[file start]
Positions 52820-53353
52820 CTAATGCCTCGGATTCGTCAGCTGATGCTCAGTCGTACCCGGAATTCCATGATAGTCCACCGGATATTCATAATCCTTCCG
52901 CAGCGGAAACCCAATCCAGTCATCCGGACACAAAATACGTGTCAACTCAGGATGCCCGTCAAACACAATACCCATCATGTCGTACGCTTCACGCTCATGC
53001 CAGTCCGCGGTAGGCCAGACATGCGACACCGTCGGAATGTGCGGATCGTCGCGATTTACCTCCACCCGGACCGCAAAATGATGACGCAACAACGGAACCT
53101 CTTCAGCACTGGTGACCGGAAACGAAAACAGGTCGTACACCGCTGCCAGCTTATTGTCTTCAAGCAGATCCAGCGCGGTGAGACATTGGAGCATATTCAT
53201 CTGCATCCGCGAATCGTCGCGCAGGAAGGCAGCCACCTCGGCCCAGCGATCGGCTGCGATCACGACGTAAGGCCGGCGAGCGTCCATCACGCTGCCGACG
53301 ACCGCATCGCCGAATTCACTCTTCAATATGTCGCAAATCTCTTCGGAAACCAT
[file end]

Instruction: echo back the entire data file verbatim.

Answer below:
Positions 52820-53353
52820 CTAATGCCTCGGATTCGTCAGCTGATGCTCAGTCGTACCCGGAATTCCATGATAGTCCACCGGATATTCATAATCCTTCCG
52901 CAGCGGAAACCCAATCCAGTCATCCGGACACAAAATACGTGTCAACTCAGGATGCCCGTCAAACACAATACCCATCATGTCGTACGCTTCACGCTCATGC
53001 CAGTCCGCGGTAGGCCAGACATGCGACACCGTCGGAATGTGCGGATCGTCGCGATTTACCTCCACCCGGACCGCAAAATGATGACGCAACAACGGAACCT
53101 CTTCAGCACTGGTGACCGGAAACGAAAACAGGTCGTACACCGCTGCCAGCTTATTGTCTTCAAGCAGATCCAGCGCGGTGAGACATTGGAGCATATTCAT
53201 CTGCATCCGCGAATCGTCGCGCAGGAAGGCAGCCACCTCGGCCCAGCGATCGGCTGCGATCACGACGTAAGGCCGGCGAGCGTCCATCACGCTGCCGACG
53301 ACCGCATCGCCGAATTCACTCTTCAATATGTCGCAAATCTCTTCGGAAACCAT